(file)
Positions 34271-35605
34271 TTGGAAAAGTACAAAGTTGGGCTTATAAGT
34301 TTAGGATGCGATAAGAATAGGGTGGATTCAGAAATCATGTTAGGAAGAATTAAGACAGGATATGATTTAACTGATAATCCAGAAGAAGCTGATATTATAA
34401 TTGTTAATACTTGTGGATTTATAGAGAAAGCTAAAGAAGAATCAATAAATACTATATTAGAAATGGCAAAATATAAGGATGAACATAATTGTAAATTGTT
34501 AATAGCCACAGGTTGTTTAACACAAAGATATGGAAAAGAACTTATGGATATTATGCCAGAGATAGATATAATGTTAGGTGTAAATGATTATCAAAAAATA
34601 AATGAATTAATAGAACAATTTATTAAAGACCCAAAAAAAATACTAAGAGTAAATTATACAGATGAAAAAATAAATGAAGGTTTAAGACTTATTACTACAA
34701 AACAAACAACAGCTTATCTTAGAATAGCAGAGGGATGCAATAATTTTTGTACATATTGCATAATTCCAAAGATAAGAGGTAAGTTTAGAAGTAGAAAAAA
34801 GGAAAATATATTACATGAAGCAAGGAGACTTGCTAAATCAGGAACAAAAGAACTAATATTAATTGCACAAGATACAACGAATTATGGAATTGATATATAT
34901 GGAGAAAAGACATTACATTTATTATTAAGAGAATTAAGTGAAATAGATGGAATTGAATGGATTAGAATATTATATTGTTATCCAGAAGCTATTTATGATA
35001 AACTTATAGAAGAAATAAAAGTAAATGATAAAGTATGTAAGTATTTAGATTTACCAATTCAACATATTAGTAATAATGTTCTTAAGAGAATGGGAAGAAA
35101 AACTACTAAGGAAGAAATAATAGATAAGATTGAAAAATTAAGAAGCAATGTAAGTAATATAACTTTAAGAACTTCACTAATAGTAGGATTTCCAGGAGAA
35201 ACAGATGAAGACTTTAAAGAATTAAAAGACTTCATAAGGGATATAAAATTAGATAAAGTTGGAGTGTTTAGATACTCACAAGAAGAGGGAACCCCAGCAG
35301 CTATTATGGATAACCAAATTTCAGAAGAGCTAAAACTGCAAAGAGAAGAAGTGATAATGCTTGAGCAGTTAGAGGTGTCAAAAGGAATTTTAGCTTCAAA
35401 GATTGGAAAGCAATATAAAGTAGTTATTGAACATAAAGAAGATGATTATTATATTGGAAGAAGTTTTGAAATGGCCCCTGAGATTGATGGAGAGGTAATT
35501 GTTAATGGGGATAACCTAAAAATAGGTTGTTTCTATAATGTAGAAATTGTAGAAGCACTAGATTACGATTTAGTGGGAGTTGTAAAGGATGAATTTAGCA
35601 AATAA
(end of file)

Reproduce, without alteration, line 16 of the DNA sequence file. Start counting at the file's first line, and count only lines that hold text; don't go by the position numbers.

35601 AATAA